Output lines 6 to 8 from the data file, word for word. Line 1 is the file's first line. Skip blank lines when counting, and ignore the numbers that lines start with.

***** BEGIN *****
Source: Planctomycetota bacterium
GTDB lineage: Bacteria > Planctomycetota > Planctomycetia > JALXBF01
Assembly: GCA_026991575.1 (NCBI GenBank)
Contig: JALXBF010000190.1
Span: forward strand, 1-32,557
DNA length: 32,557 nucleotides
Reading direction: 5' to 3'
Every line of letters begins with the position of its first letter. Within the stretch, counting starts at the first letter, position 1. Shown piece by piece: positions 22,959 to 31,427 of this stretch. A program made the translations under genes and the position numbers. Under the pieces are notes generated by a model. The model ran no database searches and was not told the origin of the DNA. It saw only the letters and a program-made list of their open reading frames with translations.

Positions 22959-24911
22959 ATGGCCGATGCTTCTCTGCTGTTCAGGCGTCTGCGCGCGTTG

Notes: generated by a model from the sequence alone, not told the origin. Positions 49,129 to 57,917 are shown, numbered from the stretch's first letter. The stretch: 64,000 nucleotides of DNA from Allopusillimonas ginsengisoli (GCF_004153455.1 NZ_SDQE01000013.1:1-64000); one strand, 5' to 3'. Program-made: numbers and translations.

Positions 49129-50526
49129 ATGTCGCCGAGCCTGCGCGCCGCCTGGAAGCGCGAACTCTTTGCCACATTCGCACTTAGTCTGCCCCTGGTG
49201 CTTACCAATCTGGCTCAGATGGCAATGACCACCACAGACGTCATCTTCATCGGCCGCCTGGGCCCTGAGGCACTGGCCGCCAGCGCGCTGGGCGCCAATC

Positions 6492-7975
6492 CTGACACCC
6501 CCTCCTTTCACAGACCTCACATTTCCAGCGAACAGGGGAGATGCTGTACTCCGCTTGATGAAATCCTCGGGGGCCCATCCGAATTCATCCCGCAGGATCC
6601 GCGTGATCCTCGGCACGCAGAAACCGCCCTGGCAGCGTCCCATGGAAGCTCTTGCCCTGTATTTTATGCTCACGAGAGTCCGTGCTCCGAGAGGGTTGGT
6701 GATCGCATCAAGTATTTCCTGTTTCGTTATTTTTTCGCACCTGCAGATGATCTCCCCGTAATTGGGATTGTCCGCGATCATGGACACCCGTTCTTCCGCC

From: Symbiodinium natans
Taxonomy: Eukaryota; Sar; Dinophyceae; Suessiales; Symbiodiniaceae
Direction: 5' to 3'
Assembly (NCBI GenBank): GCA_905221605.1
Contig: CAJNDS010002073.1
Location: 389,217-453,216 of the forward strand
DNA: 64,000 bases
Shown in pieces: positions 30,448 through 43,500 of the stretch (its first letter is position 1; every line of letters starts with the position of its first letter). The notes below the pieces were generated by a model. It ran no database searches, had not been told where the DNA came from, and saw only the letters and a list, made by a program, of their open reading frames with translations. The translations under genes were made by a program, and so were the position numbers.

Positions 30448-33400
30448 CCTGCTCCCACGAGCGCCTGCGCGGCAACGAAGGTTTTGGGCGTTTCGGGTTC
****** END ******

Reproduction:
DNA length: 32,557 nucleotides
Reading direction: 5' to 3'
Every line of letters begins with the position of its first letter. Within the stretch, counting starts at the first letter, position 1. Shown piece by piece: positions 22,959 to 31,427 of this stretch. A program made the translations under genes and the position numbers. Under the pieces are notes generated by a model. The model ran no database searches and was not told the origin of the DNA. It saw only the letters and a program-made list of their open reading frames with translations.